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An unidentified man hoped to cash in on what he believed was an original artwork by Banksy—the anonymous English street artist known for his injection of political and social commentary into graffiti on public streets, walls, and bridges.

The optimistic seller pried the presumed artist's painting on a steel plate off a wall in the early 2000s and recently brought the piece to Antiques Roadshow in the hopes of getting a monumental appraisal.

Instead, he came away with a valuable lesson from art expert, Rupert Maas.

The unidentified man explained how he acquired the stenciled painting of what appeared to be a Banksy rat—one of the elusive artist's prolific subjects.

"I used to live in Brighton in the late 90s, early 2000s, and I was walking along the Brighton seafront when I saw it on the Lido."
"It looked loose. Went over, pulled it off basically, a little bit of a tug."
"I know what it is. It was around 2004, basically trying to get a valuation of it."

But Maas said authenticating the anonymous artist's work that was extracted from its intended location is a complex process.

"The thing about Banksy, and he's not the first to have done this, of course, is that he manages his brand very, very carefully indeed."
"There's a website where you can go in and you can apply for a certificate of authenticity of his work. And then he, or his team, will issue one if they think that, first of all, it's authentic, and B, they think that it has not been removed from the public domain for which it was painted, and into the private."
"Now, that might be a reason not to issue a certificate of authenticity."

You can watch the segment from Antiques Roadshow here.

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The man said he once failed to get an authentication because he was told, "they couldn't claim it was an original Banksy."

Still unconvinced, he told Maas:

"I know it's real because Brighton was hit quite a bit by Banksy when he was down there around that time."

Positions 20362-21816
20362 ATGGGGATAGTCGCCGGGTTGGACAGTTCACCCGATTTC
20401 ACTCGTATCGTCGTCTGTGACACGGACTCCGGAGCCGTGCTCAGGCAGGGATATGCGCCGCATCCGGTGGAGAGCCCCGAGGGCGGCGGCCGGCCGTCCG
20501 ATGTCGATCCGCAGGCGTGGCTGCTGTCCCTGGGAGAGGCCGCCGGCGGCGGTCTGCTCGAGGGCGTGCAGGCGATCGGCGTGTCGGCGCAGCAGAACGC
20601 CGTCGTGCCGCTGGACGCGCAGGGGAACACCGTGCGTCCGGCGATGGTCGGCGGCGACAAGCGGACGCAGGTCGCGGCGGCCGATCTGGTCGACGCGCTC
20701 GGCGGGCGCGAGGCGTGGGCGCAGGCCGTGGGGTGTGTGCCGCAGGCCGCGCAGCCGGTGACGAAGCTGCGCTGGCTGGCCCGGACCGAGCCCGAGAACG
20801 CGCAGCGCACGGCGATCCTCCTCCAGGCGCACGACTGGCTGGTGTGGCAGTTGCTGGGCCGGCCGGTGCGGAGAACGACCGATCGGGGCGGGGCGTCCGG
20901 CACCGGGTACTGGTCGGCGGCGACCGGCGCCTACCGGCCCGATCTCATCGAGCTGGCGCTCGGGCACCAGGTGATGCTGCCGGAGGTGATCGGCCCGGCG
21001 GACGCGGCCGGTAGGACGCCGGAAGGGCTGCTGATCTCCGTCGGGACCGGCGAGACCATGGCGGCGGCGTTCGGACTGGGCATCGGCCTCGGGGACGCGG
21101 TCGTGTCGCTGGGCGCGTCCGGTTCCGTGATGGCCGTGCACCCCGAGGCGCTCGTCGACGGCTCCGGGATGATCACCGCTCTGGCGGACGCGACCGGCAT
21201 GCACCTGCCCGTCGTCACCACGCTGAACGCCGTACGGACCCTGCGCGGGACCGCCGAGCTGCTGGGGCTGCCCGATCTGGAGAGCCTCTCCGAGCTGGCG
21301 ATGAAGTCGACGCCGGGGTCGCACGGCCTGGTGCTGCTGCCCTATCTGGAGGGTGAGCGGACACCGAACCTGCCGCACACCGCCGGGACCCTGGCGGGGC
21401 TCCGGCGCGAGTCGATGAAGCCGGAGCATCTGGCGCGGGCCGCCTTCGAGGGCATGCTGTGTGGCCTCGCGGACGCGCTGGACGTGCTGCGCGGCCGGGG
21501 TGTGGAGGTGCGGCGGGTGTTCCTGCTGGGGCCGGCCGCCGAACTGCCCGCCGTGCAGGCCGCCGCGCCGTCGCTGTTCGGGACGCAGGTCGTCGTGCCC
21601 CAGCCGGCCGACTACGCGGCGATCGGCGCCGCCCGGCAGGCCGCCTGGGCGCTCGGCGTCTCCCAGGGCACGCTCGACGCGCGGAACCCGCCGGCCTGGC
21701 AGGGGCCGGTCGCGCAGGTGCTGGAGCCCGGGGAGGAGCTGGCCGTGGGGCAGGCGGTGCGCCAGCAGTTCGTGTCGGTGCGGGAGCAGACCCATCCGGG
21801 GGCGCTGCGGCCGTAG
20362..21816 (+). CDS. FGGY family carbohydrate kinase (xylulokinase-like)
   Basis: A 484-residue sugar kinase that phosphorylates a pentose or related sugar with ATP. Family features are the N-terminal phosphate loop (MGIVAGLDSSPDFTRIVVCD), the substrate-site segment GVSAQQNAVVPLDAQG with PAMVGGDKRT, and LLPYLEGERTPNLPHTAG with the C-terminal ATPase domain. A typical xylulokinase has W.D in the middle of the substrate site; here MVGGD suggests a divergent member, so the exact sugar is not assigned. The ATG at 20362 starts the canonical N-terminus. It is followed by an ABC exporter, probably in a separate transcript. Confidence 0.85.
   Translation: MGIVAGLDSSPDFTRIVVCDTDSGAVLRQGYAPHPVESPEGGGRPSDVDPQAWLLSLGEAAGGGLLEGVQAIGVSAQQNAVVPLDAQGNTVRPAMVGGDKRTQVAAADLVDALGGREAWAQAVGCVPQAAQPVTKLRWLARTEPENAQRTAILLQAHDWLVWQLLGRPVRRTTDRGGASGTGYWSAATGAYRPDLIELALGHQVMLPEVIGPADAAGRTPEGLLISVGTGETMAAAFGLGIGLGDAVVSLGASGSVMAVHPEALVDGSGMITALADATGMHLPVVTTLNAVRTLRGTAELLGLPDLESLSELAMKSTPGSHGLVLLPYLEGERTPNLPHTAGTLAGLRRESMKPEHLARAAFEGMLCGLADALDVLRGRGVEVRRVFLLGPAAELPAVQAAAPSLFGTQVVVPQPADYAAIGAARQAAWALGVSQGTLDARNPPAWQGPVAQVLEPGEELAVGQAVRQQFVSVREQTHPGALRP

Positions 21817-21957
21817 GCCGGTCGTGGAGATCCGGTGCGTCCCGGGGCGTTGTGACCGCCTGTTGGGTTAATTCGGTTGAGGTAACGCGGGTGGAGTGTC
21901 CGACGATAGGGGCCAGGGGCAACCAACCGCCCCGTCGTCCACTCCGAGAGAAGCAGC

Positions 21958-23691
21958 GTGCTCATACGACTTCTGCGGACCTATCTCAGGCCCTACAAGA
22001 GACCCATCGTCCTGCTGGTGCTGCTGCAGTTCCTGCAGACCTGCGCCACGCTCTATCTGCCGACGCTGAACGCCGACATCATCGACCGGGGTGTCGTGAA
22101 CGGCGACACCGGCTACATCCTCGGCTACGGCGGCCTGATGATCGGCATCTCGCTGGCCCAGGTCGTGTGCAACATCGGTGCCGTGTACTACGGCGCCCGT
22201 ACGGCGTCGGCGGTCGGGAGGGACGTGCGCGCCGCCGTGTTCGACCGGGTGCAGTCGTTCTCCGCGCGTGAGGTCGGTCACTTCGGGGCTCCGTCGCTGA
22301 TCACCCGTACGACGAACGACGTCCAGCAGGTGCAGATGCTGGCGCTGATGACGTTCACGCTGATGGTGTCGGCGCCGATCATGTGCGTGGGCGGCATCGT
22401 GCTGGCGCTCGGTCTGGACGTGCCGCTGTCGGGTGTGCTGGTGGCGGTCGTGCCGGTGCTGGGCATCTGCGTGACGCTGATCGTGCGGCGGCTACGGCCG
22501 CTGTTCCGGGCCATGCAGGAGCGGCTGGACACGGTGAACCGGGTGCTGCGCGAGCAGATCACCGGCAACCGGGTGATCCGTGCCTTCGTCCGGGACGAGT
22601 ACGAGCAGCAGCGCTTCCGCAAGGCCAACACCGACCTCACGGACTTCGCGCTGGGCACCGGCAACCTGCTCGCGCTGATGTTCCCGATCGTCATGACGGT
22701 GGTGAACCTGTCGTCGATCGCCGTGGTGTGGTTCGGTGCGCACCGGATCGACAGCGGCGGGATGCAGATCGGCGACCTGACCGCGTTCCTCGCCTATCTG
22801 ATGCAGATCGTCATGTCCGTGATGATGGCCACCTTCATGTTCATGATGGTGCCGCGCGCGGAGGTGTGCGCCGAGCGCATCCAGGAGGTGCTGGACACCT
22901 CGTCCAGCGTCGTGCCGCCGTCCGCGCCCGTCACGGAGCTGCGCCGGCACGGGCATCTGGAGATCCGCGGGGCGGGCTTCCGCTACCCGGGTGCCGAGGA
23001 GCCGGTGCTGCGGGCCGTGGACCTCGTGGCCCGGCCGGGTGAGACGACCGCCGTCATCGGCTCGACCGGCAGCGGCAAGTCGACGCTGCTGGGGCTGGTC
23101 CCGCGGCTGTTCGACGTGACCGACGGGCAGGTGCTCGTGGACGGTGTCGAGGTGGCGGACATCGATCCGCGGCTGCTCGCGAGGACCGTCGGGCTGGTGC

The painting specialist and gallery owner causally reprimanded the hopeful seller with some advice.

"I think the message here is that, if you do see a piece of graffiti art out there, leave it, leave it for the public."
"I'm not lecturing you. I'm just saying, without that certificate, it's just very difficult to sell. With it, it might be worth £20,000 [around $26,000]. Without it, you're nowhere."





The Huffington Post said Banksy's publicist did not immediately respond to their comment request about the show's recent segment.

However, Pest Control—which officially and non-publicly sells a small number of Banksy's works—wrote a comment on their website stating that Antiques Roadshow explained the verification policy "rather well."

Antiques Roadshow host Fiona Bruce revealed a door painted with a Banksy graffiti was brought in for inspection in 2014.

It wound up being sold for £400,000 ($525,524.00).

When it comes to Banksy's work on canvas, the value increases even further.

In October 2019, "Devolved Parliament"—Banksy's satirical painting of the House of Commons invaded by chimpanzees—sold for $12.9 million.

On Wednesday, "Show Me the Monet"—a vandalized repurposing of Claude Monet's "The Japanese Footbridge"—became the second most expensive Banksy painting ever sold at auction.

The 2005 painting sold for £7,551,60 (around $8,430.00) in the Sotheby's Post Contemporary Evening Auction.